The microsatellite DNA data are the most extensive and therefore our inferences are based most strongly on them. The other data are consistent with the microsatellite DNA data, however, which increases our confidence. For allozyme and microsatellite markers, there is broad regional divergence among European (national) populations and somewhat less among North American (provincial or state) populations, the latter having less spatial separation. The RAPD results parallel those for the allozymes and microsatellites to the extent that the sampling frame was comparable. For mtDNA markers, the patterns within Europe and within North America are reversed with respect to the allozyme and microsatellite results, more variation occurring among North American regions than among European regions. The mtDNA markers show about the same watershed-to-watershed divergence as the nuclear markers, but they show less variation within watersheds. Within either continent, genetic similarities are slightly higher in populations from different tributaries within major watersheds than in populations from different major watersheds.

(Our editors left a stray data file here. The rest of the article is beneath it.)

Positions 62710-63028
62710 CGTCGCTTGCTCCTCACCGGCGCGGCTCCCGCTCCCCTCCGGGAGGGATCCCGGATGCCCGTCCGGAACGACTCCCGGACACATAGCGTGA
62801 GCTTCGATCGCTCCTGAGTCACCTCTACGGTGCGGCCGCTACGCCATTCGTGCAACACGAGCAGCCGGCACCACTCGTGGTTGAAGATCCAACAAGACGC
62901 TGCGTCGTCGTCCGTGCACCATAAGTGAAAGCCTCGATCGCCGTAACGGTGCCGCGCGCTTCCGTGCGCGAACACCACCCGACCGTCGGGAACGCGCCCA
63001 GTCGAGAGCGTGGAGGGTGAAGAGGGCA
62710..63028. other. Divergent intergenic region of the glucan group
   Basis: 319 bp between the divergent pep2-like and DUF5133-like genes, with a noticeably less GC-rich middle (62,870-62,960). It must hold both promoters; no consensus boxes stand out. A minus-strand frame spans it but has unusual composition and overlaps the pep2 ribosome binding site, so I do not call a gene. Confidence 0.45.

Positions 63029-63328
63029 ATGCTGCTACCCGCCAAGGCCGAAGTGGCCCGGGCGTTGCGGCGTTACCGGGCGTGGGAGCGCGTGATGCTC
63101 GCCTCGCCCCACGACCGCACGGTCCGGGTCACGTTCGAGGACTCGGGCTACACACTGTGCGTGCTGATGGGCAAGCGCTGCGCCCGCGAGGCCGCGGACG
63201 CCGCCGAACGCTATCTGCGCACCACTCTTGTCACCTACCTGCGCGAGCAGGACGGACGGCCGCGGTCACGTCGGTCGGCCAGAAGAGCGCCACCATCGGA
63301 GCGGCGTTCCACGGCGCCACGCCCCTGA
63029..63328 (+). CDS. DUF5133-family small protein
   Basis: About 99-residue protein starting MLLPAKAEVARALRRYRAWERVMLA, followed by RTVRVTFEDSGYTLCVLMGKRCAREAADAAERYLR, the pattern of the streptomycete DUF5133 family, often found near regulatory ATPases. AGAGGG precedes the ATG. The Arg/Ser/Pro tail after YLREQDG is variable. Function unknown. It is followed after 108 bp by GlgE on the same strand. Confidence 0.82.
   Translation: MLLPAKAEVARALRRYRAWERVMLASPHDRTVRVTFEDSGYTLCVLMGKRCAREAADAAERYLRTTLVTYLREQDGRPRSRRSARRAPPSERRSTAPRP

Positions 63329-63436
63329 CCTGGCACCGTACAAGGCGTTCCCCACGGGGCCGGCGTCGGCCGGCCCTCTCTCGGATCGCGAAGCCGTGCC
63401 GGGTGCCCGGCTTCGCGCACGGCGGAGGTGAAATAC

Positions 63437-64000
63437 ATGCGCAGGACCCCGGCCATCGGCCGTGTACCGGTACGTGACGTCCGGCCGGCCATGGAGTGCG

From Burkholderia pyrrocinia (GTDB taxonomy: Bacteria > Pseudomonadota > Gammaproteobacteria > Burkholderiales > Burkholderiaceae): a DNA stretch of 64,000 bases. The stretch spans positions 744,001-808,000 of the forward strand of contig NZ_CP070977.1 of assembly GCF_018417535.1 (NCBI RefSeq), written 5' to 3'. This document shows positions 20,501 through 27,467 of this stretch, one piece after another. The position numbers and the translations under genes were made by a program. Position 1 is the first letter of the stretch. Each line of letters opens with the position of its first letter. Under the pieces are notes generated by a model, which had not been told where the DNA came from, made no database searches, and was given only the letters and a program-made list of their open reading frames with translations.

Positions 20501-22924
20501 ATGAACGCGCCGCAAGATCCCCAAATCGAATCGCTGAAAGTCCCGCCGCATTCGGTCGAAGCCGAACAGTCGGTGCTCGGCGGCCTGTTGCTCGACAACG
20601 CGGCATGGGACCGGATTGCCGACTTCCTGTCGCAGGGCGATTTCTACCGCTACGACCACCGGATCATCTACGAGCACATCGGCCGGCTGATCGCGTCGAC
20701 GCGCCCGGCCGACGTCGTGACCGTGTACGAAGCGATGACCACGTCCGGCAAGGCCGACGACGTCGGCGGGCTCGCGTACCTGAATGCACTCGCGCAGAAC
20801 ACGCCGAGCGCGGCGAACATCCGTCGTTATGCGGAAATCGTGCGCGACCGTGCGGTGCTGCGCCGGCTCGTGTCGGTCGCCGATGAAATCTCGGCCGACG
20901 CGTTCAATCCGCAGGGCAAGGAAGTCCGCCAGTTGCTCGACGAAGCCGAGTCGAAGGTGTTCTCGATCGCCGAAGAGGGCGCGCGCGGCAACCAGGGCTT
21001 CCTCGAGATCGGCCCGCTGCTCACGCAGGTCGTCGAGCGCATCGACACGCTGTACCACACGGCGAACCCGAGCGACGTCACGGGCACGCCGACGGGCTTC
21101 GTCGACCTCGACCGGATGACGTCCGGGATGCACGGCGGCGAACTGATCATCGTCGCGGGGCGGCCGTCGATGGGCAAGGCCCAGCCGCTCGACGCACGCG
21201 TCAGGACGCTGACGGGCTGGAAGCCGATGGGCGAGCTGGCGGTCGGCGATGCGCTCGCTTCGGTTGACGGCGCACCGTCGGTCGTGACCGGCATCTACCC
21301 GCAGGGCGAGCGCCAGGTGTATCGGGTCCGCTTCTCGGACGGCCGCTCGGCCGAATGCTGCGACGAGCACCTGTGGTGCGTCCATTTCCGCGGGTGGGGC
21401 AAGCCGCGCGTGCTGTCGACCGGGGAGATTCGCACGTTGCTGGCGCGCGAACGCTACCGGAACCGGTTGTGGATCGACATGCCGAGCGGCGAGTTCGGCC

Collectively, the results show the same pattern of hierarchical genetic divergence as that shown by the previous extensive allozyme data (May et al. 1994 and references therein) and that shown by the less-extensive protein and DNA analyses of Atlantic salmon from North America (e.g., Verspoor 1986, Ståhl 1987, Bermingham et al. 1991, King et al. 1993, Schill and Walker 1994, Kornfield 1994, Taggart et al. 1995, McConnell et al. 1997, King et al. 2000). The results show large divergence between continental (North American and European) populations; broad regional divergence on both sides of the Atlantic, European national populations being about twice as divergent as North American provincial and state populations; and comparable interwatershed divergence within Maine and within the Canadian provinces. In addition, intertributary divergence in a major watershed (e.g., the Penobscot River) is sometimes substantial, with predictable temporal variation within a given sampling locality. This is the typical pattern seen in salmon and their relatives (Ryman 1983, Ståhl 1987, Allendorf and Waples 1996).



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